There is an emerging blueprint for the introductory macroeconomics textbook. It has three features. First, the text starts with core economic principles or propositions relating to choice and exchange. These principles are used to develop the macroeconomics, beginning with the theory and behaviour of the economy in the long run. This reflects a decision in the profession to teach the short run as a special case of the long run when prices are sticky.
Second, there are lots of reminders that economics is fun and important and there are summaries, review questions and case studies. Finally, there is an array of add-ons: manuals, test banks, Powerpoint slide shows and websites.
These texts follow this blueprint to good effect. Gregory Mankiw's second edition mostly updates his earlier case studies and news items. Robert Frank and Ben Bernanke's book is an international edition that uses a wider range of case studies than Mankiw. The books differ only in one important respect. Bernanke and Frank deal with policy issues as they arise but separate international issues with dedicated chapters at the end. Mankiw deals with international matters en passant and separates the policy debates in the final chapter.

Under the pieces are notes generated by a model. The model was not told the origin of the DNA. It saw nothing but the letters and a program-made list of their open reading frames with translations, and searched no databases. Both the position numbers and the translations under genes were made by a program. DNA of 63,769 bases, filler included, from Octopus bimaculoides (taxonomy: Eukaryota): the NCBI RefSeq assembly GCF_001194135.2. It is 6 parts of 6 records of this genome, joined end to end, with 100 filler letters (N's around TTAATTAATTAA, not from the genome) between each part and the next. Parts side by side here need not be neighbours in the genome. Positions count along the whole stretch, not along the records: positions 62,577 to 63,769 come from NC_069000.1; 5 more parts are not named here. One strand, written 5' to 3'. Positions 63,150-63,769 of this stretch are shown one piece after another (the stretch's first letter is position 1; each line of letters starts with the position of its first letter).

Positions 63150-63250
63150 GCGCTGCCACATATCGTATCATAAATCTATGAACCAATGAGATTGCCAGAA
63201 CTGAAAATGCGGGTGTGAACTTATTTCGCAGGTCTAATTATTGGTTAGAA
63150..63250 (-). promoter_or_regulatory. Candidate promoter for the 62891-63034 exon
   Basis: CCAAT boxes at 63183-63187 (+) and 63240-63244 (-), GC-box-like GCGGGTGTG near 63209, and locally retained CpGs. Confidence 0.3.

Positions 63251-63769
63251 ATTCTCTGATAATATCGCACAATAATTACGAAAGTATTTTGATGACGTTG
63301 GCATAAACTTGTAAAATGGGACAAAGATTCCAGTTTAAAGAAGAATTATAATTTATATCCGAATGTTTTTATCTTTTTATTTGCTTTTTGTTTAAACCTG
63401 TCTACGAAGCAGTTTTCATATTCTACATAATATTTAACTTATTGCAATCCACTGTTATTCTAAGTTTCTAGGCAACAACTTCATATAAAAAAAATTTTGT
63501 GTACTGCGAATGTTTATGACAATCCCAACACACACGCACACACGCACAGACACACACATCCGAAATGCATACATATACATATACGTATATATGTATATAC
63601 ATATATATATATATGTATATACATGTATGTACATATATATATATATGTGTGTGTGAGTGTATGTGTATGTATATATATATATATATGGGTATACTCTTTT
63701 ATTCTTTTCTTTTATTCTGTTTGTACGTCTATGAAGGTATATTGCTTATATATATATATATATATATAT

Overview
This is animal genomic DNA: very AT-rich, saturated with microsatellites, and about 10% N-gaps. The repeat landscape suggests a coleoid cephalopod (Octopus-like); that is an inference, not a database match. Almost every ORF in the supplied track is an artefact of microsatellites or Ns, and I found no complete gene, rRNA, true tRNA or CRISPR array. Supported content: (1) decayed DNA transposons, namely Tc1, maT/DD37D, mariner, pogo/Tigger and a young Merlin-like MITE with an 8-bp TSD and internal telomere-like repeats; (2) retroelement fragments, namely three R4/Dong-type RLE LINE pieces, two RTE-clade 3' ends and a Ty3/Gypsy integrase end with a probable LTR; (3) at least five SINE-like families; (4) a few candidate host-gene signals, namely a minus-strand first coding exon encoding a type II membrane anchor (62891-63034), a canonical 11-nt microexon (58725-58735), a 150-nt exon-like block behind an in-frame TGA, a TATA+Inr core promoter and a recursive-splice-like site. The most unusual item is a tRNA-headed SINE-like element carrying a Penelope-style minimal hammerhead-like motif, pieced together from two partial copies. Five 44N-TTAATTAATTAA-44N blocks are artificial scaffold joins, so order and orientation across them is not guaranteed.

Both books display an orientation to the US economy. This is regrettable perhaps but not unusual in this market, and I would recommend both texts.
Shaun Hargreaves Heap is senior lecturer in economics, University of East Anglia.
Principles of Macroeconomics. Second Edition
Author - N. Gregory Mankiw
ISBN - 0 03 0017 0
Publisher - Harcourt
Price - £22.95
Pages - 539